“Lost Bohemia” (2010) – Movie Review

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Director:  Josef Astor

With:  Josef Astor, Editta Sherman, Jeanne Beauvais, Bill Cunningham, Elizabeth Sargeant (as the Poet–Voice Only)

Lost Bohemia functions as a kind of tangential sequel/prequel to Bill Cunningham New York.  Though initially completed in 2010, it was released in 2011 and has been making the rounds across the county–arriving in Miami this past couple of weeks.  It partially answers some of the nagging questions I had from Bill Cunningham, like what happened to Editta Sherman.

The story follows the dying days of the artist work/live studios above the famed Carnegie Hall.  We are introduced to the many cast of characters that called the Hall their home:  photographers, pianist, painters, writers, architects, dancers, musicians.  Some, like Editta Sherman, “The Duchess of Carnegie Hall”, and Bill Cunningham having lived there since 1949, and other more “recent” arrivals from the mid-eighties, such as the photographer/filmmaker Josef Astor.

The documentary begins with the “narrator”–the reclusive poet on the 8th floor–leaving a message on the “bird man’s”–Astor–answering machine expressing her concern about the forces in action to destroy their community.  We are quickly introduced to the history of the famed hall and the artist community above.  We are also introduced to their plight:  in 2007 the Carnegie Hall Corporation began to remove the remaining artist, and one by one remove/renovate their old studios into corporate offices.  The artist fight back believing the Hall charter will protect them, but without the support of the City they lose the battle.  By the end of the documentary only the six rent controlled residents remain, but they to are slowly forced-out–compensated by being moved to another building where the corporation subsidizes their rent to the same levels they had previously been paying.

Along this colorful journey we introduced to some interesting stories and histories.  Star Szarek was an eighty-five year old dancer that “lived” in the fire stairwell studio.  She was also most likely mentally ill and completely obsessed with classical dance, and most likely homeless–using the stairwell to practice during the day and the communal baths to stay clean.  But she was also a good dancer.  Half-way through the documentary she was invited to be part of the ballet dance school.  Towards the end of the film as the halls and studios becoming emptier, Astor can no longer find her and discovers she hasn’t been seen in weeks.  He later discovers from the ballet school instructor that Star has passed.  Robert Modica is an acting professor who ran an Actor’s Studio from his studio in the hall; one of his students being John Turturro.  His studio was dark with peeling paint, lined on one side with rows of theatre seating, and smelling of years of accumulated smoke from his ever-present cigarette.  Jeanne Beauvais was a theatre dancer, and was also known as the “Woman Who Saved Carnegie Hall”–not for the current situation but for one in the past.  In an odd way her story has a happy ending by not living long enough to be forced out of her home.  On her last New Year she was unable to join the other residents at the main party, but some joined her at her studio.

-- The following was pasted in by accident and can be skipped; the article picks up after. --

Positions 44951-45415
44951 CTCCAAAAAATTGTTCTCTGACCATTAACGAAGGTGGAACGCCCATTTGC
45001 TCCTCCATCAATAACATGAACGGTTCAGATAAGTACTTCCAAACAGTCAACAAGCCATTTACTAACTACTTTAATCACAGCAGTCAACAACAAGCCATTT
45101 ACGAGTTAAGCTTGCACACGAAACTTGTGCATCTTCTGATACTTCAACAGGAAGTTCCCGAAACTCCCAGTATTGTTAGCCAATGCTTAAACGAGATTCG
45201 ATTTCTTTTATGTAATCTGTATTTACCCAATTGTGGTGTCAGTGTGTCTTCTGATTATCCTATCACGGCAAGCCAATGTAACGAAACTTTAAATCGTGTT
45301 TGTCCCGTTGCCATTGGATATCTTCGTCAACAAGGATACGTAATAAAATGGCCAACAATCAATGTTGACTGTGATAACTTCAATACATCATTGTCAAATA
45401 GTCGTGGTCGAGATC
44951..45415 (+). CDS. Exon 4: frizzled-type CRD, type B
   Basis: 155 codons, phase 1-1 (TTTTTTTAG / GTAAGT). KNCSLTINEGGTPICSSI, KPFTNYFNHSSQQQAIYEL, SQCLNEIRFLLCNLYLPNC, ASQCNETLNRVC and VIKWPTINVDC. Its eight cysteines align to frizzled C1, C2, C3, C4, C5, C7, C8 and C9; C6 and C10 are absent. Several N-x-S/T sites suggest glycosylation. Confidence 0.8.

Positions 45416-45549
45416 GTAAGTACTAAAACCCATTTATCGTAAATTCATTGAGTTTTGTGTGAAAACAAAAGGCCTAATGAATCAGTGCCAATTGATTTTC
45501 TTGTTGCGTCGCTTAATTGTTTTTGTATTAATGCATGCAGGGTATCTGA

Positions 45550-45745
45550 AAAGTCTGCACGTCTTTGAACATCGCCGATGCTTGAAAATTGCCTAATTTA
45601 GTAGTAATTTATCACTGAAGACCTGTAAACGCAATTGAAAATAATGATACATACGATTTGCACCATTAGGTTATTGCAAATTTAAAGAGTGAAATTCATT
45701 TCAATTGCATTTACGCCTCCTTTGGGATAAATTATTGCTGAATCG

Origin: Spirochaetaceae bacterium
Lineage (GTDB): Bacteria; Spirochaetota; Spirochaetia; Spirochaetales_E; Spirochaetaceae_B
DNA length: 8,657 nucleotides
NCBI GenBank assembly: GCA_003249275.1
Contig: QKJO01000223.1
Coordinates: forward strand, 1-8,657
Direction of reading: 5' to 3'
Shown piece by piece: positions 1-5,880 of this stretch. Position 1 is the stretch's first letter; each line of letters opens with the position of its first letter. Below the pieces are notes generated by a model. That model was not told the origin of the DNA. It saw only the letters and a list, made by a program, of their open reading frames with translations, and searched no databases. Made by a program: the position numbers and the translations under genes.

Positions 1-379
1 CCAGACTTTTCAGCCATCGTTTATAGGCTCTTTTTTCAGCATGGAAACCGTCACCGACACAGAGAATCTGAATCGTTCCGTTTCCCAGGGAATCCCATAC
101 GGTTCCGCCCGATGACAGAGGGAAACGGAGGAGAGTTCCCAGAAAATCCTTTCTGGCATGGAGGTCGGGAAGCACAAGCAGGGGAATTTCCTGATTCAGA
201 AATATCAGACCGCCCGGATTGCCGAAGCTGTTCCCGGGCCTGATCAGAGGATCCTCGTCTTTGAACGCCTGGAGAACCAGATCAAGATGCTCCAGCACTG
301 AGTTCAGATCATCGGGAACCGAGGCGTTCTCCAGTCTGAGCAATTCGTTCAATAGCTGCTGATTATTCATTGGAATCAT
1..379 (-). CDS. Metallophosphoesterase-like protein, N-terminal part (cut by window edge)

The overall story is a sad one; younger residence being evicted and older ones forced out.  But where the artists still a community?  There is a certain melancholy felt when you discover it has been weeks before anyone noticed Star was missing; when Modica, who has been there for decades, doesn’t know who his neighbors are; when the person leading the charge to fight back is not a resident, but one of Modica’s students.  You get a sense that the residents who have been there the longest never got to know those who came later.  The loss of the artist studios and their history is a sad thing, but the loss of the community may have happened earlier.

Josef Astor as a filmmaker does a decent job.  His choice to use the messages of The Poet–Elizabeth Sergeant–as the narrator was genius.  Her tone and concern becoming greater as the film progresses.  The flaw in the documentary is he left you hanging.  What happened to the people after they left?  Where are they living?  What are they doing?

Grade = B


About VictorsMovieReviews

I love movies. I watch them, read them, and am currently writting one. View all posts by VictorsMovieReviews

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